As a part of USDA Rural Development, RHS provides funding for single family homes, apartments for low-income persons or the elderly, housing for farm laborers, childcare centers, fire and police stations, hospitals, libraries, nursing homes, schools, and much more.

In partnership with non-profits, Indian tribes, state and federal government agencies, and local communities, RHS creates packages of technical assistance and loan and grant funds to assist more rural communities and individuals.

Department of Housing and Urban Development’s Office of Public and Indian Housing (PIH)
The Office of Public and Indian Housing (PIH) ensures safe, decent, and affordable housing, creates opportunities for residents’ self-sufficiency and economic independence, and assures the fiscal integrity of all program participants.

In brief, HUD oversees Fannie Mae, Freddie Mac, and Ginny Mae. Fannie Mae & Freddie Mac both purchase Conventional and Government loans from lending institutions and sell them in pools of mortgages used as collateral for the issuance of securities in the secondary market (wall street) to investors as “Mortgage-backed securities” (MBS).

MBS are commonly referred to as “pass-through” certificates because the principal and interest of the underlying loans is “passed through” to investors (guaranteed by the full faith and credit of the United States government). By selling the bonds, Freddie Mac, and Fannie Mae obtain new funds to buy new pools so lenders can get more money to lend to new borrowers.

Ginnie Mae does not buy or sell loans or issue mortgage-backed securities (MBS). Ginny Mae guarantees Fannie Mae’s & Freddie Mac’s Government loans (FHA/VA). However, Ginnie Mae MBS are created when eligible mortgage loans (those insured or guaranteed by FHA, the VA, RHS or PIH) are pooled by approved issuers (Fannie Mae & Freddie Mac) and securitized. Ginnie Mae MBS investors receive a pro rata share of the resulting cash flows (net of servicing and guaranty fees).

The interest rate of the security is lower than the interest rate of the underlying loan to allow for payment of servicing and guaranty fees. Ginnie Mae MBS are fully modified pass-through securities. Regardless of whether the mortgage payment is made, investors in Ginnie Mae MBS will receive full and timely payment of principal as well as interest (a safe investment that earns a higher interest rate than treasury bonds).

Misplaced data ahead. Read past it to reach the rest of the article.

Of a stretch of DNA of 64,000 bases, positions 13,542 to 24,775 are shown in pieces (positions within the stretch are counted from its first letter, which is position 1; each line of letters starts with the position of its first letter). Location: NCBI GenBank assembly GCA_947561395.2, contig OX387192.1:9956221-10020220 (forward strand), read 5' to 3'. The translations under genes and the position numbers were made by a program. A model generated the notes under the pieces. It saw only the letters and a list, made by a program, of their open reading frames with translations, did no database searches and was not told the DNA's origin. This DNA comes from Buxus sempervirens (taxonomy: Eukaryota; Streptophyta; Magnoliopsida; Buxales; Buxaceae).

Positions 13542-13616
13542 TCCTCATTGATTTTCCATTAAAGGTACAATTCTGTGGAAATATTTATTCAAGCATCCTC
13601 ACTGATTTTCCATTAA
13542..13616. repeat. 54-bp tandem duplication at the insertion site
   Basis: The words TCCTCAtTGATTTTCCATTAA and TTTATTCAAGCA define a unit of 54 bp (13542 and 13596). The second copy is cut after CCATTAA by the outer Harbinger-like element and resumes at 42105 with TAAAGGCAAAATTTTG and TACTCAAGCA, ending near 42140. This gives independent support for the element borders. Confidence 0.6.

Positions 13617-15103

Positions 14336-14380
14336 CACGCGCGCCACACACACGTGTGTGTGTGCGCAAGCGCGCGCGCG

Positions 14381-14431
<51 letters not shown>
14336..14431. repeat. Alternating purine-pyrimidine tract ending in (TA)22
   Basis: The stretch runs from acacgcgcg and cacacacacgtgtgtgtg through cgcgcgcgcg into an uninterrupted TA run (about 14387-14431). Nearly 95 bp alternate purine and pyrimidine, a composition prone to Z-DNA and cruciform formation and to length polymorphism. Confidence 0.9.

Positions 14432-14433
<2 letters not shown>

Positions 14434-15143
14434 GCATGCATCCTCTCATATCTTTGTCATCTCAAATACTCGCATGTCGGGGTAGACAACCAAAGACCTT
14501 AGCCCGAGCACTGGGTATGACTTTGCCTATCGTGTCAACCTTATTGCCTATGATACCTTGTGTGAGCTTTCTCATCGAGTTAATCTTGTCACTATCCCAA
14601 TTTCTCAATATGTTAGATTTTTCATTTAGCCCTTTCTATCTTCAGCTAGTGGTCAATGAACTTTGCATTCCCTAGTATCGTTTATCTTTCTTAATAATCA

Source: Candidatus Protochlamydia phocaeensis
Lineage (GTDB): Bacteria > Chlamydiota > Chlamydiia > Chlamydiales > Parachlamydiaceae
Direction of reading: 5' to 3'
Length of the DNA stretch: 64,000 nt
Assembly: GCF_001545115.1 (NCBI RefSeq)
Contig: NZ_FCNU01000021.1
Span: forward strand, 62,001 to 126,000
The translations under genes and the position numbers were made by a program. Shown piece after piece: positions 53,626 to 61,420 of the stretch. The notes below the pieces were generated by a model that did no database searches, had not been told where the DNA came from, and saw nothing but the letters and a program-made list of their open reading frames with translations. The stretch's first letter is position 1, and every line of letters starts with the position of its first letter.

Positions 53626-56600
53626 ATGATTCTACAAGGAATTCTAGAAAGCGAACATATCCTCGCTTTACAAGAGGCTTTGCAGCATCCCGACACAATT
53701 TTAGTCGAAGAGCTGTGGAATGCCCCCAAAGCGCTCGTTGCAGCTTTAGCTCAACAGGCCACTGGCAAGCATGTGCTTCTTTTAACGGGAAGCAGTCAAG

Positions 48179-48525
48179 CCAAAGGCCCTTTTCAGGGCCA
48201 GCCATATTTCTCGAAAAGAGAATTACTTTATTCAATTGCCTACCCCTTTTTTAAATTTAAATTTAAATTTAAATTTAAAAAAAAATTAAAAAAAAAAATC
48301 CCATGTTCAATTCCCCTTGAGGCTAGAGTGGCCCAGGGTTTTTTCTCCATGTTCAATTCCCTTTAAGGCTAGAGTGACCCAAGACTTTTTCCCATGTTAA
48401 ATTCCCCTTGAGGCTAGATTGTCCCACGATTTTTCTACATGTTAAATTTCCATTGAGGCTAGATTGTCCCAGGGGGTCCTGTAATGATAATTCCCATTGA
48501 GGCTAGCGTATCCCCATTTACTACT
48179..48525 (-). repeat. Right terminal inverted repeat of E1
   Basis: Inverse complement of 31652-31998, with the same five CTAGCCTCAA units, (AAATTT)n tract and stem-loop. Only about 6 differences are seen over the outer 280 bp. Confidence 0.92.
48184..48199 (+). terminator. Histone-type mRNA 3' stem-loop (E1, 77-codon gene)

NOTE: Conventional Mortgage
A mortgage securing a loan made by private investors without governmental participation (not F.H.A. insured or V.A. guaranteed). Conforming Conventional mortgages fall within FNMA/FHLMC loan guidelines.

NOTE: Government Loans
A type of mortgage insured by the FHA (Federal Housing Authority), VA (Veteran’s Administration), RHS (Rural Housing Authority), or Office of Public and Indian Housing (PIH).

FHA/VA Mortgages sold to Fannie Mae & Freddie Mac must be sold with recourse.

* * * * *

Loan amounts exceeding Fannie Mae and Freddie Mac guidelines are called “non-conforming” loans, or “jumbo” loans. Nonconforming also refers to borrowers that don’t meet Fannie or Freddie ideal requirements or loan programs not guaranteed by the government. These loans are packaged into different pools and are also sold to investors, other than Freddie or Fannie. Typically, securitized and sold as mortgage backed securities as well.

This buying and selling of mortgages and mortgage backed securities is called “mortgage banking,” and it is the backbone of the mortgage industry.

Banks and Savings & Loans

Banks, plus, Savings & Loan institutions usually operate as portfolio lenders, mortgage bankers, or a combination of both.

Correspondents

Correspondent typically refers to a company which originates and closes home loans in their own name, (MTG, closes in the name of the lender) then sells them individually to a larger lender, called a sponsor.   The sponsor acts as the mortgage banker, re-selling the loan to Fannie Mae or Freddie Mac, as part of a pool of loans. 

The sponsor typically underwrites and funds the mortgages (correspondent may fund the loans they originate).  Correspondents are usually dedicated to one sponsor(typically an FHA sponsor), if they don’t meet all the requirements of HUD to be their own loan originator.

Credit Unions

CU’s typically operate as correspondents, and if large enough, operate as portfoliolenders or mortgage bankers.

Portfolio Lenders